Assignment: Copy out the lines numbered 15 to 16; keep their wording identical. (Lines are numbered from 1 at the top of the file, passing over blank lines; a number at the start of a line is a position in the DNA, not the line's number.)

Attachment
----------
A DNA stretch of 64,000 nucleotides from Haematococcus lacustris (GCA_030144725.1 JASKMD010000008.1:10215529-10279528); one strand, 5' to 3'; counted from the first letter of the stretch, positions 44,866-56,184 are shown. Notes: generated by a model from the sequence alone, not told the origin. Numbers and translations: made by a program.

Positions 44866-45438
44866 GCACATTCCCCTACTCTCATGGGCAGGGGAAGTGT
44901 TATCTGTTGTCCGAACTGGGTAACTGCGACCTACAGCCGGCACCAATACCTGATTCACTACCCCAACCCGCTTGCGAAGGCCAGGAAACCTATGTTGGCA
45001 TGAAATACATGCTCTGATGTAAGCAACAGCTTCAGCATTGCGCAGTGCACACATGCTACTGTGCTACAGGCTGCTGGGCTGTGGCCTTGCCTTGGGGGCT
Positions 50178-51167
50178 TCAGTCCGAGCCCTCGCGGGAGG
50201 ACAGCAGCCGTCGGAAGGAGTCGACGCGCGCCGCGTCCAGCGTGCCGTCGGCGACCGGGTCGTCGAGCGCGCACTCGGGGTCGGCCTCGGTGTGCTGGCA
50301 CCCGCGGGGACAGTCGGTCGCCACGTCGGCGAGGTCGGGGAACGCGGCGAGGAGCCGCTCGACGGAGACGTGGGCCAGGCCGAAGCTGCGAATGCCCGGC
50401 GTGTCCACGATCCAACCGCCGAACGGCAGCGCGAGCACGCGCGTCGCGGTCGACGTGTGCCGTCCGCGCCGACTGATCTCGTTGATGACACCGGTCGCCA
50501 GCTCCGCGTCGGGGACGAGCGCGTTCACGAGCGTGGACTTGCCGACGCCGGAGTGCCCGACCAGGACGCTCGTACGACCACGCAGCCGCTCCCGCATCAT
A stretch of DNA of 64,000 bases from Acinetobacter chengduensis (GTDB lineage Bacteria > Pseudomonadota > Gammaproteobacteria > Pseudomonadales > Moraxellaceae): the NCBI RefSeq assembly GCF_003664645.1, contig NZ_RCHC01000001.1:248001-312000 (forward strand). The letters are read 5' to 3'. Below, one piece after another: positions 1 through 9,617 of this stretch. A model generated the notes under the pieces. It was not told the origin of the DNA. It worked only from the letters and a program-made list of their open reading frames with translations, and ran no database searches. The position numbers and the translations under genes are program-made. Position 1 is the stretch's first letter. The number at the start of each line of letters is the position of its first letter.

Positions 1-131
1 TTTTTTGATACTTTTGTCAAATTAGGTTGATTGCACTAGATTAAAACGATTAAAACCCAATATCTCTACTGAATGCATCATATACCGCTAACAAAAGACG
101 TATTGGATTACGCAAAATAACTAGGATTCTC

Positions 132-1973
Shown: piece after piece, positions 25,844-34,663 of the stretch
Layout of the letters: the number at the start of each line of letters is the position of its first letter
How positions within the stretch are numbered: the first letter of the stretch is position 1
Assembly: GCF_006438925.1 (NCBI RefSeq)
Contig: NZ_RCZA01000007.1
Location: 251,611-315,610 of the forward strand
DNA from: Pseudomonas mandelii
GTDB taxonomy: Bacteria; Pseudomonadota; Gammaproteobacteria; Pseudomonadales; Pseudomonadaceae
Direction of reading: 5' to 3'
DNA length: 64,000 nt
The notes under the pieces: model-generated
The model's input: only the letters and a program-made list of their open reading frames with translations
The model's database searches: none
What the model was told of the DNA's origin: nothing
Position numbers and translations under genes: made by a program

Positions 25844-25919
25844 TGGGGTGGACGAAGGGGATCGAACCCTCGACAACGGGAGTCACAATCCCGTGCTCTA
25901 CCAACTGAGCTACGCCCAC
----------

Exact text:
101 TATTGGATTACGCAAAATAACTAGGATTCTC

Positions 132-1973